The Salford-based theatre company Quarantine regularly work with non-traditional theatre performers, in this case three theatre technicians. Director Richard Gregory proclaims himself fascinated with the process of setting up and dismantling a theatre performance – what goes on before the performers turn up and after they’ve left.
It’s an interesting idea. A “get-in”, as it’s called in the industry, can certainly throw up a whole set of dynamics deeply involving to those taking part. In their new show Entitled, Quarantine ask if they can be made to work as a performance before a seated audience in a theatre – in the director's words, "to turn theatre inside out".
On this showing, the answer would have to be: not well. A highly personable and interesting group of three technicians inhabit the stage. The production manager announces what is about to happen and why – "we’re going to place our mark-up tape here to show the upstage limit and here to show the downstage limit" etc – and then proceed to do it. There is a fascination in watching skilled people doing what they do best.
Three dancers and a musician emerge. They start to play or dance snatches of the performance you believe is about to ensue. That’s also interesting and skilful. At some point in the 100-minute show, all seven tell stories about themselves, their lives, their work, their hopes. Listening to people talking candidly about themselves and their lives is always arresting and you want to know these fascinating people better.
Meanwhile a set is erected. As soon as that’s been done, it’s taken down again, to an audible sigh of frustration from the audience – is this really all there is? When that’s done, the show’s over. The bit in between – the performance – has been eschewed completely.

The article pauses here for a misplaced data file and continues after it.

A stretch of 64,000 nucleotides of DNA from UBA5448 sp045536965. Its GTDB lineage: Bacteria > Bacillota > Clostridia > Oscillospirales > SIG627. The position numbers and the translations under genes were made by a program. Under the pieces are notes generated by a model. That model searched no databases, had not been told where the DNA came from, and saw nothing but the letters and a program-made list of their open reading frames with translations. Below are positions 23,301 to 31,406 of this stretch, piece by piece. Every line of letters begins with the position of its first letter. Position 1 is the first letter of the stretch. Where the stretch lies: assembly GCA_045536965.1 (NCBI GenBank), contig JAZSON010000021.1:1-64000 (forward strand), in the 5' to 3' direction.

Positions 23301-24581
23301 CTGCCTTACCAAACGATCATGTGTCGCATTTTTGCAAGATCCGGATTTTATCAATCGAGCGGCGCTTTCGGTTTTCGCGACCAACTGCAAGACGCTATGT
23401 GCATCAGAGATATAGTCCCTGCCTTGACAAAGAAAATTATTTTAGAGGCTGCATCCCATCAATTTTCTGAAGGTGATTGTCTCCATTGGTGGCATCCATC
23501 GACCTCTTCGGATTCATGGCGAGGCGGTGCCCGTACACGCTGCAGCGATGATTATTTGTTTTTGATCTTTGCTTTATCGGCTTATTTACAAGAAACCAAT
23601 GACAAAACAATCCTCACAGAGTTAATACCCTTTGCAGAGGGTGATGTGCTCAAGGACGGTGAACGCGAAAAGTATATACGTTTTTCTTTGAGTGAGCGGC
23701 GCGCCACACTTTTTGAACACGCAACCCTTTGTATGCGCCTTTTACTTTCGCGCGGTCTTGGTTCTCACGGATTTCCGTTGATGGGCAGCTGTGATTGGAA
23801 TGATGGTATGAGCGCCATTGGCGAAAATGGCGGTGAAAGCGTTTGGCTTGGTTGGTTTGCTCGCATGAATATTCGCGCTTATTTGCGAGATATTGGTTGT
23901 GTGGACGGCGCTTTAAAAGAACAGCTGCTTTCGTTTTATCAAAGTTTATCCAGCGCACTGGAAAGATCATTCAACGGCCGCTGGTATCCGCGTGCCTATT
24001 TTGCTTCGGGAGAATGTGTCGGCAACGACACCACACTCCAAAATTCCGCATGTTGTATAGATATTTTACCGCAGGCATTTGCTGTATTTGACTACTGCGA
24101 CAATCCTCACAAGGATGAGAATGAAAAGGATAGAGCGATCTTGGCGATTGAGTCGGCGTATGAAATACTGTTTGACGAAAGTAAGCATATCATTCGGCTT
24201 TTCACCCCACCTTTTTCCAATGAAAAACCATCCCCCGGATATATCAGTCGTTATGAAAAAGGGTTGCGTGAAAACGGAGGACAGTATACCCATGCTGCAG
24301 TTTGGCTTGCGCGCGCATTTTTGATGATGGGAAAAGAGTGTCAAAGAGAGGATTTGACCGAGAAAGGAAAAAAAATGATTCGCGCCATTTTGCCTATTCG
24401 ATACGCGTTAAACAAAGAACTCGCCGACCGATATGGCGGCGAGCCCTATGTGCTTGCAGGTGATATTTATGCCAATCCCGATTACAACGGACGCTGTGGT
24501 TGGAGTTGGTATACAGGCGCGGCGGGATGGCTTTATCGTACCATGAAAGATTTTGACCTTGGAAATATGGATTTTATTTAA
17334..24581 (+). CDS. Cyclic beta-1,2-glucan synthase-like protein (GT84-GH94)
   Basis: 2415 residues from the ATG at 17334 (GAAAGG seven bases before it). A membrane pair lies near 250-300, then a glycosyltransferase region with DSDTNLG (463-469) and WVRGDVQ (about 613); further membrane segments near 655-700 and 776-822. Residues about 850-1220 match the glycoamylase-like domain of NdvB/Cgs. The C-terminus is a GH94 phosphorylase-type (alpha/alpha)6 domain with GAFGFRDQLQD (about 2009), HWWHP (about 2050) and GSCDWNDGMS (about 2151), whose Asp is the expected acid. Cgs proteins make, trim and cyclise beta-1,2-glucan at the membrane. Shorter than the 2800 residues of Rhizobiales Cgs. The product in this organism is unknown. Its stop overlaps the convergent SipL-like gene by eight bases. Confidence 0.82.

It strikes me that the problem with all this is astonishingly simple. Gregory wants to deconstruct the technical aspect of creating a show. That’s fine. But if you deconstruct something, you have to put it back together in a way that gives it new meaning. This hasn’t been done. You are simply presented with the deconstructed process. There is little or no theatrical artifice in what you are seeing, with the result that it lacks focus or coherence.
Gregory has clearly become alive to this problem and tries to mitigate it with the performers’ stories – the telling of which is their entitlement – and the dance or music moments. Politically, that’s admirable. But it’s not turning theatre inside out. Stories and performances – the bits of this show that work best – are theatre’s most traditional and fundamental components!
This production is presented as part of the British Council’s Edinburgh Showcase. The expressions on the faces of those delegates walking out before the end told a story vastly stronger and clearer than the one unfolding on stage.